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The problem with "framework-ed" thinking


We think out of them to simplify and synthesise our processes. From 2 x 2 matrices to strategy maps alike, they attempt to put us into systems thinking mode. For the most part, they are useful in guiding how we approach problem solving.

Frameworks are a means to an end, not the end of itself.
2x2 Price-Perception Matrix

But therein lies the issue – the consultant / strategist enters into the problem with preconceived notions that something within that problem has to necessarily fit into one of the number of frameworks already present in his/her mind, albeit with some tweaking.

This has often been seen also in branding, marketing, advertising, you name it.

Frameworks are only useful to the extent of the framework fitting the problem and not the other way around.

When a brand consultant/strategist force-fits a problem to a framework, there will be the inevitable place of disregarding some factors surrounding a problem because the framework does not support those factors. This is an unpardonable sin of a consultant/strategist.

Given the amount of work that has been completed and decades of experience, there will be frameworks that have been created that can be used off like an off-the-shelf solution, with some tweaks. But not all situations present themselves with such coincidence. The issue comes especially when an organisation has built up knowledge over the years and processes quickly evolve to templates as strategy makes room for tried-tested-and-proven-solutions. The problem solvers abdicate their roles and let “I’ve seen this one before” dictate how things should play out next.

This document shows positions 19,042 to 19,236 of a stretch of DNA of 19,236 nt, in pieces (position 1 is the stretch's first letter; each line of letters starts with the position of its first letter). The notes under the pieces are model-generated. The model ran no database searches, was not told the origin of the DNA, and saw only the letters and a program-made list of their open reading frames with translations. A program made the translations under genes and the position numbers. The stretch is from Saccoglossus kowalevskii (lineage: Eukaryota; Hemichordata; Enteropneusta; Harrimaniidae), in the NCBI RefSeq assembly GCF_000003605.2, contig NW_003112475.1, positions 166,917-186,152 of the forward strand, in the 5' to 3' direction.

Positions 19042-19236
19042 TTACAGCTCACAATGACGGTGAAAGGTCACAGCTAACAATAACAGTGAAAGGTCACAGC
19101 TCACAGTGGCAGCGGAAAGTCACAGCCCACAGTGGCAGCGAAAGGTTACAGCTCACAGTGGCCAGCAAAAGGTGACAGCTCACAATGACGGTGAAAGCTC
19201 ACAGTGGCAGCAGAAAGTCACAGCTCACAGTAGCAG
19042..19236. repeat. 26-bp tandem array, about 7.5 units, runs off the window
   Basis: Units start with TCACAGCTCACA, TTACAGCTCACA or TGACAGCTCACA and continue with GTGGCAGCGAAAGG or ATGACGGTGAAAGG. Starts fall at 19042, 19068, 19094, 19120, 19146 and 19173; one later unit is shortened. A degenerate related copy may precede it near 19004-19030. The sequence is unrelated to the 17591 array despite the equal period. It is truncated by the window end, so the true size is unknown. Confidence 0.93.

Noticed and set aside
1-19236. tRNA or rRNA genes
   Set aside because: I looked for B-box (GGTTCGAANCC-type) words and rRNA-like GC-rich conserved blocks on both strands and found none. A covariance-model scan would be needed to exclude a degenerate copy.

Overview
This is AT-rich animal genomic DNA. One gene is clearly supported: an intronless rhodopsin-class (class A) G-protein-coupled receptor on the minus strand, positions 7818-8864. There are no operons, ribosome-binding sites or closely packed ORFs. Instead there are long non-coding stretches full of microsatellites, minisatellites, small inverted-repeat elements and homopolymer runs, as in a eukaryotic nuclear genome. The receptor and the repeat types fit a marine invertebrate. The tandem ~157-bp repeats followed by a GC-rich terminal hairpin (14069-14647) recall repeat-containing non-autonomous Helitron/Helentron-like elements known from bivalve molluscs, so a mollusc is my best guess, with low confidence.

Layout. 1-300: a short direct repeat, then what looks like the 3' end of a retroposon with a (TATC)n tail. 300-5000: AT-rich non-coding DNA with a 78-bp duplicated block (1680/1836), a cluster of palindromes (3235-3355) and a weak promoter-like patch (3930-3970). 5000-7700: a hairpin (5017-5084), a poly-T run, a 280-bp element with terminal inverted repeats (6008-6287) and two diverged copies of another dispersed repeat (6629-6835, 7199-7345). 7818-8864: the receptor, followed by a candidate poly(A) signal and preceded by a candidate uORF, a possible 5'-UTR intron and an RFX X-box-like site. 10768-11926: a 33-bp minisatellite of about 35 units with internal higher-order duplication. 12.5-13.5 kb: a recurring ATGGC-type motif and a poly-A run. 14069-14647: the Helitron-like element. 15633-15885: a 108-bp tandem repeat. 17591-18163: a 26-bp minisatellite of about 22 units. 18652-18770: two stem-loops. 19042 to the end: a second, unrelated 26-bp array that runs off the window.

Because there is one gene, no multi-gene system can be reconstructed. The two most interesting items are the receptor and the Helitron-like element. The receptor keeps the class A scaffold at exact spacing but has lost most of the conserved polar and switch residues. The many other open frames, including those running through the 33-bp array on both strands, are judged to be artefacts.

After getting past the stage of answering the question “What problem are we trying to solve here?”, this is where the real work begins – sorting, assimilating information and drilling down to a solution. While the temptation for a quick solution is to ask the question “Which framework do we have that solves this problem?”, ask the question “How will we be hindered if we apply this?” We understand the dangers of linear, first-order thinking. But perhaps, not enough. And we can end up falling into that trap if we are not careful with this application, especially in a VUCA world.

Design as well brand communications fall into the same ambit. Sometimes during a strategy session, we can end up trying to use tried-and-tested approaches to solve what our competitors have already broken through and are onto the next level of engagement.

Can the frameworks you use leapfrog your brand past the current? Is the approach enduring to a certain extent?


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